Heliopolis (Port Tewfik) Memorial
- Country Egypt
- Total identified casualties 3727 Find these casualties
- Identified casualties from First World War
- GPS Coordinates Latitude: 30.07971, Longitude: 31.32971
The original Port Tewfik memorial, unveiled in 1926 and situated at the entrance to the Suez Canal, did not include on its panels the names of the Indian casualties it was built to commemorate. These were printed in memorial registers and the inscription on the monument only referred to the number of casualties commemorated. After the destruction of the original monument during the Israeli-Egyptian War of 1967-73, a new memorial bearing the names of those who died was erected within Heliopolis War Cemetery and unveiled in 1980.
You can find more information about historical inequalities in commemoration in our Special Committee’s report.
CROUCHING TIGER, HIDDEN NAMES
PORT TEWFIK WAR MEMORIAL
Location: Heliopolis, Egypt Language: Arabic Altitude: 61m Rainfall: 25mm
Temperature: 8°c - 39°c Biggest challenge: Memorial destroyed and inaccessible
For more than half a century two crouching stone tigers stood, ready to pounce, at the mouth of the Suez Canal.
Their wide-open mouths and bared teeth called on the thousands who passed by to look up and recall the memory of more than 3,000 Indians who gave their lives in Egypt and Palestine during the First World War and have no known war grave.
However, if you stood there today, you would never know. In the 1960s the sculpted tigers, along with the rest of the Port Tewfik War Memorial, were destroyed beyond repair. Many of the bronze panels were stolen. Collateral damage in the Arab-Israeli War.
It’s now one of a handful of CWGC sites that, in its original form, exists now only in photographs.
The original Port Tewfik Memorial overlooked the busy entrance to the Suez Canal.
The Port Tewfik Memorial was caught in the crossfire of the 1967-73 Arab-Israeli War.
The damage to the crouching tigers and Memorial was extensive.
There had been nods to the culture of those remembered there. The words chosen by CWGC’s first Literary Advisor, Rudyard Kipling, were carefully cast in bronze panels in English, Hindi, Urdu and Gurmukhi.
However, no names appeared on the war memorial when it was unveiled in 1926, only the names of their units or regiments.
The Commission had not been satisfied with the records of the missing provided by the army and colonial authorities and so no names were included. These were eventually obtained and included in the register.
As well as being a war memorial to the missing Port Tewfik stood as a memorial to the Indian Army which served in Egypt and Palestine during the War. Its two crouching tigers, embodying the Indian Army, stood guard over the entrance to the Suez Canal, the vital artery of Empire.
Imperial fortunes, however, would slowly wane. As Britain withdrew from lands it had once ruled, the commanding locations that had been chosen for memorials like this were suddenly harder to access.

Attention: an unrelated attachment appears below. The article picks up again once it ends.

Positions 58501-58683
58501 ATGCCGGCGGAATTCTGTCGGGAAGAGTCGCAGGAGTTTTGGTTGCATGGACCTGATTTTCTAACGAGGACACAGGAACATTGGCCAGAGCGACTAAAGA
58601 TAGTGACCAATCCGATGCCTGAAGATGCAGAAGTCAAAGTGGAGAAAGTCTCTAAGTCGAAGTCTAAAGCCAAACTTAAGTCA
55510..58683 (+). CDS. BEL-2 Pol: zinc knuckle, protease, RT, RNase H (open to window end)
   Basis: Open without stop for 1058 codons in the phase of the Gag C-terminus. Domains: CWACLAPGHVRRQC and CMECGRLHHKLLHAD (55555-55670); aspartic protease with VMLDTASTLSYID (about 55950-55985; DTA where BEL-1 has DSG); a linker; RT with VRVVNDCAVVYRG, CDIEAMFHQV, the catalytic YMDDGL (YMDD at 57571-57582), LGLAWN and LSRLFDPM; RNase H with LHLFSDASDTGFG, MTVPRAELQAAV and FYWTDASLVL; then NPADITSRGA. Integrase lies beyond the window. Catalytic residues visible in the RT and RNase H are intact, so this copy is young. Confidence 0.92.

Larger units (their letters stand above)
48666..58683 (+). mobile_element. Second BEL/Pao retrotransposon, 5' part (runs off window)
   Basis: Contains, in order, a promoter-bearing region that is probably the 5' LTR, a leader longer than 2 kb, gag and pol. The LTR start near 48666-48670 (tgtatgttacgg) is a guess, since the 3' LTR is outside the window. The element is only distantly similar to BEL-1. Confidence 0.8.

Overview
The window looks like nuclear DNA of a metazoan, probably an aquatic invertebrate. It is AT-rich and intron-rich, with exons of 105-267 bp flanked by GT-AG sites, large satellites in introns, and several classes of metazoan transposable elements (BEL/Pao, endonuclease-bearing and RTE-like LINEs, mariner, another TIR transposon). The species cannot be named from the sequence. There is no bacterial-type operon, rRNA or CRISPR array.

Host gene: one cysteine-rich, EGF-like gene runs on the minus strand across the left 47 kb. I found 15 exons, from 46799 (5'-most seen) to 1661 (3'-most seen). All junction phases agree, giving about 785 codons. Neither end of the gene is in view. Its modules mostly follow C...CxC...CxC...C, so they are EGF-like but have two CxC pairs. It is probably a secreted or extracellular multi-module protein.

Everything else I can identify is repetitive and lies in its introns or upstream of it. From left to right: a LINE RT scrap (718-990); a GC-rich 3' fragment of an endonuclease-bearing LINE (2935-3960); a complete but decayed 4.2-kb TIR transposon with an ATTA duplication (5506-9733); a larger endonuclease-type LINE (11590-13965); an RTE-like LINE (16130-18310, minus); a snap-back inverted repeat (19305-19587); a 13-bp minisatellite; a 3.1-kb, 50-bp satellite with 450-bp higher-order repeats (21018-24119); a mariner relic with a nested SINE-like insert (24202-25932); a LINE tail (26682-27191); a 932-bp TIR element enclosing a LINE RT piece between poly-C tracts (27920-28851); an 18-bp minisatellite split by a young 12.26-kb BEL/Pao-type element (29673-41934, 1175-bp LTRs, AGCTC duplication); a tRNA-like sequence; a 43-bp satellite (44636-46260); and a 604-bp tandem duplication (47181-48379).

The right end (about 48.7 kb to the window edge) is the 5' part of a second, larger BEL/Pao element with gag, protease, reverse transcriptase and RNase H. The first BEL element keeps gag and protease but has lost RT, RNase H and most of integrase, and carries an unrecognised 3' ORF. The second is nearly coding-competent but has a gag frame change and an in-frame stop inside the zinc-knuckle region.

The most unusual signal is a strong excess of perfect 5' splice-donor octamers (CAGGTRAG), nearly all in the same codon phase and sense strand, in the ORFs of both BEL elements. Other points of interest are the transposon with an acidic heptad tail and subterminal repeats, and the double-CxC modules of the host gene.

A power mast was built next to the ruined Memorial, complicating any rebuild plans.
Following the memorial’s destruction in the 1960s, the Commission strove to restore it but by the 1970s, it became clear that a replacement memorial could not be built in the same location. On top of the area’s instability, a towering power mast had been hastily erected within metres of the ruins.
After long debate, it was decided to build a new memorial within the grounds of Heliopolis War Cemetery, in a Cairo suburb, 75 miles east. The Commission took the opportunity to redress the historical inequality and so physically included the names on the new memorial, so now all 3,727 men are commemorated there.
And now new tigers guard their memory. The symbolic spirit of the Indian Army was replicated in the new design with three bronze tigers placed at each of the war cemetery’s entrances.
The tigers, still crouching; the names, no longer hidden.
The symbol of the Indian Army, the original tigers were sculpted by Charles Jagger in 1925.
Heliopolis, a major suburb of Cairo, lies 10 kilometres to the north-east of the main city centre, approximately 6 kilometres from the airport. Heliopolis War Cemetery is situated opposite El Banat (Girls') College in Nabil el Wakkard Street, and access to the cemetery is from this street.
Saturday to Thursday: 7.00am to 2.30pm.
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The HELIOPOLIS (PORT TEWFIK) MEMORIAL commemorates 4,000 men who served and died with the Indian Army during the First World War in Egypt and Palestine, and who have no known grave. The panels bearing the names, erected in the entrance pavilions to Heliopolis War Cemetery, were unveiled by the Indian Ambassador to Egypt in October 1980. The memorial was created to replace the original memorial at Port Tewfik (which had been designed by Sir John Burnet), which existed at the South end of the Suez Canal. It suffered severe damage during the Israeli-Egyptian conflict of 1967-1973 and was eventually demolished.
The pavilion at the rear of the cemetery houses the HELIOPOLIS (ADEN) MEMORIAL to more than 600 men of the Commonwealth forces who died in the defence of Aden during the First World War and who have no known grave. The original memorial, sited at Steamer Point, Aden was demolished, as a result of port reconstruction work, in 1967.
HELIOPOLIS WAR CEMETERY contains more than 1,700 Commonwealth burials of the Second World War and a number of war graves of other nationalities.